• Exceptional command of the English language: grammar, punctuation, and idiomatic expressions
  • At least two years of experience with editing scientific manuscripts
  • At least PhD/Masters’ degree and expertise in one or more of the following subjects:

Engineering (all disciplines), Biomechanics, Controls and Systems, Electronics, Electrical Engineering, Water Science & Engineering, Nature & Landscape Conversation, Pollution, Environmental Engineering, Nuclear Energy, Nuclear/Polymer Chemistry, Physical/ Computational Chemistry, Inorganic Chemistry, Applied Chemistry, Materials Science, Metallurgy, Computer Science, Physics, Mathematics, Optics, Mineralogy, Remote Sensing, Climate Science, Earth Sciences One or more of the following are preferred:

  • Experience with academic writing/editing, publishing, and scientific communications
  • Experience working with ESL (English as a second language) authors and their written materials
  • Familiarity with the style and conventions of scholarly writing
  • Familiarity with TeX/LaTeX editing software

Job Responsibilities:

Our editors are assigned work in their area of expertise, and compensation is based on the manuscript length and the service level they have been signed up for, viz. copyediting or substantive editing. Editors can choose their preferred job hours, and can indicate availability on our system. The assignments are typically research manuscripts of varying levels of difficultly; many of our clients have an ESL background, so copyediting may not always be restricted to “cleaning copy.”

Note: Since these are freelance positions, and NOT employment, job hours are flexible. Also, since we receive a huge number of applications, we get back to only shortlisted applicants.

To apply: Please email your CV along with a cover letter to freelancepositions@cactusglobal.com.

13/05/2014 |

Freelancer of the Month April 2014 – Louise Lubke Cuss

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In this month’s Freelancer of the Month feature we spoke with Hampshire-based proofreader and copy-editor Louise Lubke Cuss of Wordblink.

Hi Louise! First of all, can you tell us a bit about the nature of your business?

I provide proofreading and copy editing services to publishers, proofreading for students, and in many other cases, proofediting, a combination of proofreading and editing! I also do some work for charities, and edit articles for a Hampshire “women in business” magazine. I have done some proofreading and editing for self-publishers and am keen to learn as much as I can about this growing area.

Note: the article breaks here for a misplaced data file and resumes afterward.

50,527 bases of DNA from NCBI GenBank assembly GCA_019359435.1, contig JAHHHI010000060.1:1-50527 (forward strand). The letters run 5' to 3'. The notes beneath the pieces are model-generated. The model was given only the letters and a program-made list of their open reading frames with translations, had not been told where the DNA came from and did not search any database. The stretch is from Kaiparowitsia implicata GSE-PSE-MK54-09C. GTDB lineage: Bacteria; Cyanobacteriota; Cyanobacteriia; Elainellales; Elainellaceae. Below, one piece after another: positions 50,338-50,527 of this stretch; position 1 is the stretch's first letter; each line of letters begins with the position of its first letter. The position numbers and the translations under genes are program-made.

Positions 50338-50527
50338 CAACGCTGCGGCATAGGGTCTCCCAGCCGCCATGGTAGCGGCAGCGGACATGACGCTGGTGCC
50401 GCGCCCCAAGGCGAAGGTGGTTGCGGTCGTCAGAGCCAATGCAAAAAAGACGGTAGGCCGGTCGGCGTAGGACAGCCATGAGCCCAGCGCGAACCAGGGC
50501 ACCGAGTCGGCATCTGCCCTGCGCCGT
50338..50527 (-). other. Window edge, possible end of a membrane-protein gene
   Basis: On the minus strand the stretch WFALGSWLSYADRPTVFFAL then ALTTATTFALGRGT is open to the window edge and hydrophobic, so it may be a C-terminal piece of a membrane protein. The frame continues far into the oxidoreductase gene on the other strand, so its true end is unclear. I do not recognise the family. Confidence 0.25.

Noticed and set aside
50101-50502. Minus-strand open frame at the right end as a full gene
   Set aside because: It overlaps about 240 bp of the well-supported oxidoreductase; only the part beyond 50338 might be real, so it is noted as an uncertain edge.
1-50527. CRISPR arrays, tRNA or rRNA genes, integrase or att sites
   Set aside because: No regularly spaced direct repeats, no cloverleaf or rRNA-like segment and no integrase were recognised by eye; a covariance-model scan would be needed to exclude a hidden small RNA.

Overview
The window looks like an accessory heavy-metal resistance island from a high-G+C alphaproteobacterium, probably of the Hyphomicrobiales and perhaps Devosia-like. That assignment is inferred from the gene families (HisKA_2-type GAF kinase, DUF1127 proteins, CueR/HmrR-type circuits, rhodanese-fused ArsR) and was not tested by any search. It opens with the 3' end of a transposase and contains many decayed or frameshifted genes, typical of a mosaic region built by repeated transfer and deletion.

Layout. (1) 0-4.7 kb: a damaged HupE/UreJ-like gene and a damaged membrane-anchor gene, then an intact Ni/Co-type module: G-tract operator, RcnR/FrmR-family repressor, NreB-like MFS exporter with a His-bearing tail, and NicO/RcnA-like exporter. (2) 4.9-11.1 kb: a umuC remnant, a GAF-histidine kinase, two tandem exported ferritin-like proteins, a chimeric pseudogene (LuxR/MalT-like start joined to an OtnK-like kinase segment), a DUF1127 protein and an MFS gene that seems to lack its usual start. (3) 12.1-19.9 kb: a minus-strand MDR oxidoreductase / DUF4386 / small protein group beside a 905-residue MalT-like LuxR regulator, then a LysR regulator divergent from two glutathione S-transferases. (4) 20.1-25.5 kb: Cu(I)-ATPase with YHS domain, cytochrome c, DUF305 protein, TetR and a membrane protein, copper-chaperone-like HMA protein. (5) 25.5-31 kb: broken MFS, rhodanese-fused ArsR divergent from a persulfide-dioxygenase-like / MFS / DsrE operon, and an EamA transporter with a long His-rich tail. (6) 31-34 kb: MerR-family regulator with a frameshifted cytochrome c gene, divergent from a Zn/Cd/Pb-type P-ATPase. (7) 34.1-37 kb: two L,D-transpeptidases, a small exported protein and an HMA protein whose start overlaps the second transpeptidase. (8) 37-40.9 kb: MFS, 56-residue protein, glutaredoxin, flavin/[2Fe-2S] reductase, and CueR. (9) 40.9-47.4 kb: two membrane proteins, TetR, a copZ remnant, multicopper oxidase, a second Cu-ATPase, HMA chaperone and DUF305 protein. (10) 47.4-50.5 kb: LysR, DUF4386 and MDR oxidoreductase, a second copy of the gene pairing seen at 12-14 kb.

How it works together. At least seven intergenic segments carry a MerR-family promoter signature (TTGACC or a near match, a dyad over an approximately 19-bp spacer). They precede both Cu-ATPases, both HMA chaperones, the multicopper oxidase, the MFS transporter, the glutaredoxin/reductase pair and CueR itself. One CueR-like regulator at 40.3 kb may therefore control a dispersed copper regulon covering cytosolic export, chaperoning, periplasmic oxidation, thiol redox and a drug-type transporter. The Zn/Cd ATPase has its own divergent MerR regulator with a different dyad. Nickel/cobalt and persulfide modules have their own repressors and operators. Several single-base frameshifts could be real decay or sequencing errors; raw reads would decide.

Tell us about your journey to becoming a freelancer.

I have a very varied career history including sub-editing on a daily newspaper, a disastrous attempt at teaching, and many years working with government grants to businesses and the charitable sector. I started the Publishing Training Centre’s Basic Proofreading course when I was on maternity leave with my second child, awaiting redundancy from my public sector job. Apart from the looming redundancy, I knew I needed to make a change to something more flexible as my older child was starting school. Luckily I found proofreading, which I didn’t know existed (as a separate occupation from editing) up to that point. Since completing that course, I have done several others with the PTC and Society for Editors and Proofreaders (SfEP), and also completed the SfEP’s mentoring programme, which I would highly recommend. The mentoring programme really gave me the impetus and self-belief that I needed to carry on, as I hadn’t had much “real” work up to that point.

What do you enjoy most about running your own business?

The fact that I am doing what I really want to do – working with words – and really should have done this years ago! This is exciting but can also be daunting.

What are the downsides to working for yourself, if any, and how do you overcome them?

When you are starting out, there are so many things to consider, and it’s easy to put out feelers in too many different directions at once. While you don’t want to specialise too much in the early days, you do need to keep focused and try to gain experience in a few areas before diversifying too much. For example, I am promoting myself primarily as someone with experience in proofreading/editing horticultural and environmental books, as that is my predominant experience to date. I have been very lucky to find work in this area, as I really enjoy it and know a bit about it. I am also planning a blog on this subject.